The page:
Let’s Talk Payroll
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I was recently asked to be a member of the Trumbull Business College Advisory Committee. This is new for me and I thoroughly enjoyed it. The other members were faculty and staff along with a variety of business community owners or employees like me. The school’s director provided some statistics regarding enrollment and retention. The career services department reported their placement statistics. Then they provided their current curriculum for each of their business programs: Associates degrees in Business and Office Administration, Business Administration, Administrative Assisting with a Major in Human Resources, Administrative Assisting with a Major in Legal Studies, and Accounting. They also offer a diploma in Accounting.
They handed out lists of the required courses and the number of clock hours and credit hours needed to complete each program. The head of each department discussed some of the courses and why they felt they were necessary. All were pretty standard for today’s working world. I had an eye opening moment though, when the head of accounting noted that there were two required payroll classes. One using a software program, and one prepared MANUALLY. I nearly had a Tom-Cruise-jump-on-the-couch moment!! They were being taught how to look each person’s federal and state withholding up on the government provided tables. They were being taught how to calculate social security and medicare. They were being taught how to prepare a federal withholding, social security and medicare with matching social security and medicare tax deposit. Instead of just clicking some buttons on the computer, these kids were actually learning WHY these procedures were being done. They were being taught the fundamentals of payroll. I was thrilled!!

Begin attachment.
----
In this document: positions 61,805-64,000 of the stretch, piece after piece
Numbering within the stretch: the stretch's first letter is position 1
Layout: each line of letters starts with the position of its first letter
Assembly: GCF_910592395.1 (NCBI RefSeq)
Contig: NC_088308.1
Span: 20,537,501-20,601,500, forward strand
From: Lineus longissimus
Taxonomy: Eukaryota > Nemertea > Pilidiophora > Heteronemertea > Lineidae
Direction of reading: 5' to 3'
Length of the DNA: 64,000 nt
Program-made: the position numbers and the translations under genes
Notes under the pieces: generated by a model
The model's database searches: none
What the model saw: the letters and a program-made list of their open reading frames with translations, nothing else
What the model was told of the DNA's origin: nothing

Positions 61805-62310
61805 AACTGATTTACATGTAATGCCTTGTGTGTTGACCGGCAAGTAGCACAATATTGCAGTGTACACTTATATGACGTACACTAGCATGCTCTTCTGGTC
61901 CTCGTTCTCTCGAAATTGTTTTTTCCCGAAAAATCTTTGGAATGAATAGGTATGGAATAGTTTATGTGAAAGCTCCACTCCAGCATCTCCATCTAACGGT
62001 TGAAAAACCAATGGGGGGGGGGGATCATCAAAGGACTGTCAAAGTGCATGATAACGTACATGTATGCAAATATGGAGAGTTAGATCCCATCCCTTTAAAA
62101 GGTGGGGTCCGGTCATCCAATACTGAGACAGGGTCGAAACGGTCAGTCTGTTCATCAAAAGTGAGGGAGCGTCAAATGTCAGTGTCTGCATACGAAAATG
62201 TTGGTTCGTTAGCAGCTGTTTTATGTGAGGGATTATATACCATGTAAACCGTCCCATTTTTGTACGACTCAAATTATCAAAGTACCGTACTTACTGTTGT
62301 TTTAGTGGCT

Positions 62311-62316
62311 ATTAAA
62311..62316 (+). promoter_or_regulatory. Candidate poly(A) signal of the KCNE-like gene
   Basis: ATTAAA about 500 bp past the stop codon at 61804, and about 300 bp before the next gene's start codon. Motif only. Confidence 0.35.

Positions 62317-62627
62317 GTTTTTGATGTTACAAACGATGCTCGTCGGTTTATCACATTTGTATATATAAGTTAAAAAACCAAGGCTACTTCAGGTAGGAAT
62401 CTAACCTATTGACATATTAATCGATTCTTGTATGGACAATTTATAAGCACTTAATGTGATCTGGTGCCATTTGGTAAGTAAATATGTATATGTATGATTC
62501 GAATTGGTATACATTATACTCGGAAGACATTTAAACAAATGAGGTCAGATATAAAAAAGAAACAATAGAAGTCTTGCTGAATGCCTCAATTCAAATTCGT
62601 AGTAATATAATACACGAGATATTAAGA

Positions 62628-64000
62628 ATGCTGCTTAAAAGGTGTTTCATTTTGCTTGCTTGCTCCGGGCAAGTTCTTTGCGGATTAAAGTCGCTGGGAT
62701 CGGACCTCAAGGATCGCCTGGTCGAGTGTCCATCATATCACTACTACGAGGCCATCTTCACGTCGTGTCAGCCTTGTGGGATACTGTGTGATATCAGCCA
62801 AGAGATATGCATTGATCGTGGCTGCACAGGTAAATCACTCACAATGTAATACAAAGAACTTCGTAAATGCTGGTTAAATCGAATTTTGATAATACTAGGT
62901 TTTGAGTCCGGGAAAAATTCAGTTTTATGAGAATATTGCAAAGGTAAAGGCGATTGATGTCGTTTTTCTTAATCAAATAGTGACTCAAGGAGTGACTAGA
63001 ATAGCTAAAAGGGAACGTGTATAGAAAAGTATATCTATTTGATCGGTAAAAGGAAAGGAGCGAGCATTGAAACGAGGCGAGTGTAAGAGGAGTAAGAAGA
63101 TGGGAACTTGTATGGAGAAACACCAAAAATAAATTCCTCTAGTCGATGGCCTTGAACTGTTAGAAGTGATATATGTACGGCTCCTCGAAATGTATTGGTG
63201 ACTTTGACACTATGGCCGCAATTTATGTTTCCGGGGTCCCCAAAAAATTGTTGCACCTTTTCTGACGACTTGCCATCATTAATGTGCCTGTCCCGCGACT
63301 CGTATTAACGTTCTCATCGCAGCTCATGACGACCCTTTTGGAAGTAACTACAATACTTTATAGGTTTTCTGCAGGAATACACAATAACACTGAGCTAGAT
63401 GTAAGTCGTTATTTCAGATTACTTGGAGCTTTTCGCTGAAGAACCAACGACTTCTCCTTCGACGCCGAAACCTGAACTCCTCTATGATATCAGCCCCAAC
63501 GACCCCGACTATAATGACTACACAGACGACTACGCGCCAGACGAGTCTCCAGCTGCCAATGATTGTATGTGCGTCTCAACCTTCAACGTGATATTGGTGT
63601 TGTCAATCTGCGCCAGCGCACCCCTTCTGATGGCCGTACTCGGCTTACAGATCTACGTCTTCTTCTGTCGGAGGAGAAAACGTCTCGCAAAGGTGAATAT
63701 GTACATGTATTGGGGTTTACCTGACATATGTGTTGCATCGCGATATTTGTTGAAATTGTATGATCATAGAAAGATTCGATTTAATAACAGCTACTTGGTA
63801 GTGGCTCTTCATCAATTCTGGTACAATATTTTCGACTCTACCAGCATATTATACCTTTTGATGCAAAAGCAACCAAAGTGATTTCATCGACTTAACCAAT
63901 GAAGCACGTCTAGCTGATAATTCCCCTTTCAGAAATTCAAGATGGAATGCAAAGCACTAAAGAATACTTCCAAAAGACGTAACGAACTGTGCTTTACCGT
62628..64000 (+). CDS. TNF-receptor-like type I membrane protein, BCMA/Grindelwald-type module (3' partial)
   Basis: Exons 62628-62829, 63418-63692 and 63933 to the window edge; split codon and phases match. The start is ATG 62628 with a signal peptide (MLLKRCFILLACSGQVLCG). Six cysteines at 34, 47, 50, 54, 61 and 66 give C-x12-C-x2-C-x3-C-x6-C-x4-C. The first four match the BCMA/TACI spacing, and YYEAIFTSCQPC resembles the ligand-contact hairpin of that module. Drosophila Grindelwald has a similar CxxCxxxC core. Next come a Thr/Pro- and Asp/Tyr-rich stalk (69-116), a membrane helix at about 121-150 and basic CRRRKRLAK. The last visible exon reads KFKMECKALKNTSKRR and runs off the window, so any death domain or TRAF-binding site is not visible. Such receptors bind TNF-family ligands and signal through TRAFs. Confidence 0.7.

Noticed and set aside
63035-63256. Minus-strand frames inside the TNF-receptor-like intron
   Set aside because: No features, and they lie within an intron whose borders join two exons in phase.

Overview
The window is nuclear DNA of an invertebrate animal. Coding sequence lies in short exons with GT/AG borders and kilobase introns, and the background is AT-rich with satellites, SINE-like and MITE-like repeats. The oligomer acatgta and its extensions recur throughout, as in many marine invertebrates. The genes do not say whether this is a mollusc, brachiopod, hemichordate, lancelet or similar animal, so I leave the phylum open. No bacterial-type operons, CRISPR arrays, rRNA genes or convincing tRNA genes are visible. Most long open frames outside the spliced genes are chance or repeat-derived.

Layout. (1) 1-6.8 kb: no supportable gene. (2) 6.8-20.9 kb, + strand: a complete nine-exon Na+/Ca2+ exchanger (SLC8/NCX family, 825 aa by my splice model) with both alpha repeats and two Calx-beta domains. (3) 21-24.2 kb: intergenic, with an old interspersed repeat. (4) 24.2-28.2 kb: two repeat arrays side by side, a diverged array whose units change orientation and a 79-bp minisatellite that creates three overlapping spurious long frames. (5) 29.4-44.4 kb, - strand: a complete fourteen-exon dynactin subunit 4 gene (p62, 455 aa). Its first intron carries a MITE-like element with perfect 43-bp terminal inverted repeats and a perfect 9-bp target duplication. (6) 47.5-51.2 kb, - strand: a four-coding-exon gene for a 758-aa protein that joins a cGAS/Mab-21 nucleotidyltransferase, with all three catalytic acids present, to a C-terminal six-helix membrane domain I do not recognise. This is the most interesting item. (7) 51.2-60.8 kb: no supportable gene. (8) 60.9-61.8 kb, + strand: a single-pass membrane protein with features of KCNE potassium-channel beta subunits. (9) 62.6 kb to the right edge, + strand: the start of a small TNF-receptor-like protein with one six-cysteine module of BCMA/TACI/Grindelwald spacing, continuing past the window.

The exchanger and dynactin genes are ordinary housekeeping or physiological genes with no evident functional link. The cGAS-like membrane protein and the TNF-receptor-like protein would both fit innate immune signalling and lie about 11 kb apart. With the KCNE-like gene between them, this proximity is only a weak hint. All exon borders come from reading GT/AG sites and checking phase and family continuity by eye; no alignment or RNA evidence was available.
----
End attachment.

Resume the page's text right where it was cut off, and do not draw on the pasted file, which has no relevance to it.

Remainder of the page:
When I began working, one of the first duties I was given and forced to learn on my own, was payroll. It seems odd to me today, and I’m sure to many others, but there was very little (if any) training at my place of business. They were VERY old school. You were thrown into the deep end of the pool and you were forced to sink or swim. Luckily, I learned to swim. I quickly learned the process of payroll and all that it entailed. And I liked it. A lot.
I made mistakes, but as the years passed, they were rare, as they are today. A year ago our server managed to get a virus and we discovered that our back-up failed. Fortunately, I had make a back up about a week earlier using a different type of media, so we only lost about a week’s worth of data which was easy to recreate. While we were waiting for a server though, I had to do three weeks worth of payroll manually. Having done it with a software program since 1997, it took me a bit to collect all the necessary material such as the tax tables and a method of recording everything, but I did it. If I hadn’t had that training in the first place though, it would have been completely foreign to me and I doubt I could have done it.
I’m glad these kids are learning it from the ground up. It’s old school, but I think it makes a difference.
It saves them from the sink or swim.
This is the system we used for both payroll and accounts receivable and payable.